“Fear these Space Marines! This book, the first in a trilogy, examines the trials and tribulations of one of the scattered remnants of Chaos Space Marine Legion the Night Lords. Aboard the Astartes strike cruiser Covenant of Blood, the 10th Company of the Night Lords continues the Long War against the False Emperor and his Imperium. While 10,000 years has passed since the days of the Horus Heresy, thanks to the capricious nature of the Eye of Terror, only a century has passed for the crew of the Convenant. Time (even time shorted by the whims of Ruinous Powers) has not been kind to the Night Lords. The years of attritional warfare has reduced the 10th company to barely 50 Astares; most of them are clad in armor that has been cannibalized from fallen Loyalist Astartes, wielding weapons that have also been taken from their Loyalist brethren. None of the squads (referred to as Claws) are operating at peak strength and many are an amalgamations of other Claws that have been virtually annihilated in combat and many of the Claws are being lead by Astartes that have been thrust into positions of leadership they are ill prepared to take on. First Claw is a prime example of the 10th's dire state of affairs - most of its battle brothers originally came from other Claws, clad in patchwork armor purloined from fallen Loyalist Astartes, and being lead by a former Apothicarion named Talos. Talos, suffering from strange visions, has earned another name within the ranks of 10th Company - the Prophet. Talos it seems is capable of piercing the Warp and seeing future events that not even the seers of the Warmaster Abaddon can see. But Talos doesn't need prophetic visions to see what lies in store for the 10th Company - under the continued leadership of the Exalted (a former Night Lord's captain who has been 'blessed' by the Ruinous Powers and transformed into a daemon prince) the 10th Company will slowly dwindle to nothing unless the 10th begins to rebuild itself and stay out of Abaddon's never ending Black Crusades against the Imperium. By the end of this book, Talos seems to have set the 10th on the path to resurection, though there are conflicts brewing among Talos and his Battle Brothers, between Talos and the Exalted, and between the Night Lords and the Chaos forces of Abaddon. Most ominous of all is that the Eldar have also taken an interest in the Prophet and are making plans of their own...An enjoyable read and a great beginning to what promises to be an epic story, this is a book written for fans of the Warhammer 40k universe. Casual fans may be overwhelmed by the references to the Space Marines (tactics, organization, weapons, etc) as well as the historical references to the events of the Horus Heresy. Still a fine read and highly recommended to fans of the 40k and the Night Lords. On to book 2 Blood Reaver!”(read full review)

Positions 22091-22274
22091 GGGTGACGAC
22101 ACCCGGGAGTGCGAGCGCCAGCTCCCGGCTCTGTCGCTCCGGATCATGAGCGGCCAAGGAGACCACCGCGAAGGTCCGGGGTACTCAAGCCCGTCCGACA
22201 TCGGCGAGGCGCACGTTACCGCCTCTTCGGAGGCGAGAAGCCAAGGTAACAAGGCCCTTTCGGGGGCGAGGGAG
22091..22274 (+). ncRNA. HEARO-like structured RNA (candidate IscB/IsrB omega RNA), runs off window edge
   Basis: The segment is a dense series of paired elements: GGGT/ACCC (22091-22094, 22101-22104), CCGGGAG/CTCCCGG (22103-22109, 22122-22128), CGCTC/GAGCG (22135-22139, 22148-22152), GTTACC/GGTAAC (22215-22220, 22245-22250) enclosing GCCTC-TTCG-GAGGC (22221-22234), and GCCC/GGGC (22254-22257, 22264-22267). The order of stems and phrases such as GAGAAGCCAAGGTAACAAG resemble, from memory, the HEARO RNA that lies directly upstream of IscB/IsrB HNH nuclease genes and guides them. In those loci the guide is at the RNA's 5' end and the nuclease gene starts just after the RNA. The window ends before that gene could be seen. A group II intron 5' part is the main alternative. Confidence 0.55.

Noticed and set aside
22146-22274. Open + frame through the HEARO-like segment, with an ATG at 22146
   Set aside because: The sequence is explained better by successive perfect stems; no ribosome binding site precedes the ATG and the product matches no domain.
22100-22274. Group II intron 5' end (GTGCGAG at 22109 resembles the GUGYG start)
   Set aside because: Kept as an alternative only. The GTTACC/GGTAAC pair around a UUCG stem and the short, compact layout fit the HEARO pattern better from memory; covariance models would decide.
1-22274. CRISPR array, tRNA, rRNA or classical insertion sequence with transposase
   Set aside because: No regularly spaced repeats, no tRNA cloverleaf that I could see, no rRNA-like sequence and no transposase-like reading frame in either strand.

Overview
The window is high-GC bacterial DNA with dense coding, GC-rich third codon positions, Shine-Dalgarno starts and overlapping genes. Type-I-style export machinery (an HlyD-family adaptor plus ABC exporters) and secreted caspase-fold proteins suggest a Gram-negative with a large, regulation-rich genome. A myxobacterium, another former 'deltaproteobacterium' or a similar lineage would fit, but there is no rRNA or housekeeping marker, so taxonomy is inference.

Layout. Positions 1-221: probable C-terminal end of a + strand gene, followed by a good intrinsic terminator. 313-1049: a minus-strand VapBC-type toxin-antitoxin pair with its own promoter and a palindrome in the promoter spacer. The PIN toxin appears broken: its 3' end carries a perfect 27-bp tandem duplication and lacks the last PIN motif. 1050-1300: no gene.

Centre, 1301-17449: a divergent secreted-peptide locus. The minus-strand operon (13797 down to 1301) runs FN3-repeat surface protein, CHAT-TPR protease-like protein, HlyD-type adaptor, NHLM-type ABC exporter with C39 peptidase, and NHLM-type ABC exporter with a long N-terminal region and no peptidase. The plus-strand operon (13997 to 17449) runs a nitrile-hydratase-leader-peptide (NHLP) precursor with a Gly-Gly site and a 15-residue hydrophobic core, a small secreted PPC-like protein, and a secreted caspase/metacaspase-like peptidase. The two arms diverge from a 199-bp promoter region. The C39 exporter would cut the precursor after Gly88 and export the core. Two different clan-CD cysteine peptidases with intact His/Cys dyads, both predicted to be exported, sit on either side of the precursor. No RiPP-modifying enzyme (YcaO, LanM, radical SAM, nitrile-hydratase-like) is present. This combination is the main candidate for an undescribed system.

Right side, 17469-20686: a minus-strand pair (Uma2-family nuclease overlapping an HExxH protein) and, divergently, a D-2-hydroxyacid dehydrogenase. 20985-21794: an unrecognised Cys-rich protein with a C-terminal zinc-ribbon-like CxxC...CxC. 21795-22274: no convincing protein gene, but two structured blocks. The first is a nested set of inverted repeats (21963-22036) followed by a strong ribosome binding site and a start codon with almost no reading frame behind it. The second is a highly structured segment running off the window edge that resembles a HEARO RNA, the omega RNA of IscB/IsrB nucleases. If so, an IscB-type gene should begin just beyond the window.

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Jen M reviewed a book.
“Ann Rule provides a detailed run down of one attempted murder case in New York in which an arrogant doctor tries to remove his wife from his life through slow and constant poisoning by arsenic. This was on top of a lifetime of using and abusing his relationships in every attempt to advance...”
“Ann Rule provides a detailed run down of one attempted murder case in New York in which an arrogant doctor tries to remove his wife from his life through slow and constant poisoning by arsenic. This was on top of a lifetime of using and abusing his relationships in every attempt to advance himself. Shortcuts were the name of the game for the guy, and any kind of criticism or humiliation was clearly incorrect and misplaced in his mind. His arrogance leads to the death of a patient in his office and begins the spiral of danger for his own wife.
Following this main account are four additional crime accounts dealing with men who received second chances and proved that they didn't deserve them.
Reading Ann Rule's book are a bit like getting absorbed into episodes of The First 48 Hours and similar programs. There are some true stories that are more absorbing than others and, therefore, some Ann Rule books that read more quickly than others depending on the reader's interest. I found this one to be a much quicker read than the one I read a couple of months ago. It's always baffling to me, however, the extent that people will go to in order to get their own way in the world. I guess it should be a comforting thing that I find it so bizarre and not the least bit intriguing or tempting. Instead, it holds the same kind of grim fascination that I suspect engrosses people when they pass the scene of an accident: that brief touch of a horror made more horrible because it's real, and the dark realization that it's a reality anybody can become the victim of simply because it doesn't seem rational. These stories kind of make one want to hole up in a quiet room and just not talk to anyone. Ever.
I guess it's a good thing I don't read these all the time!”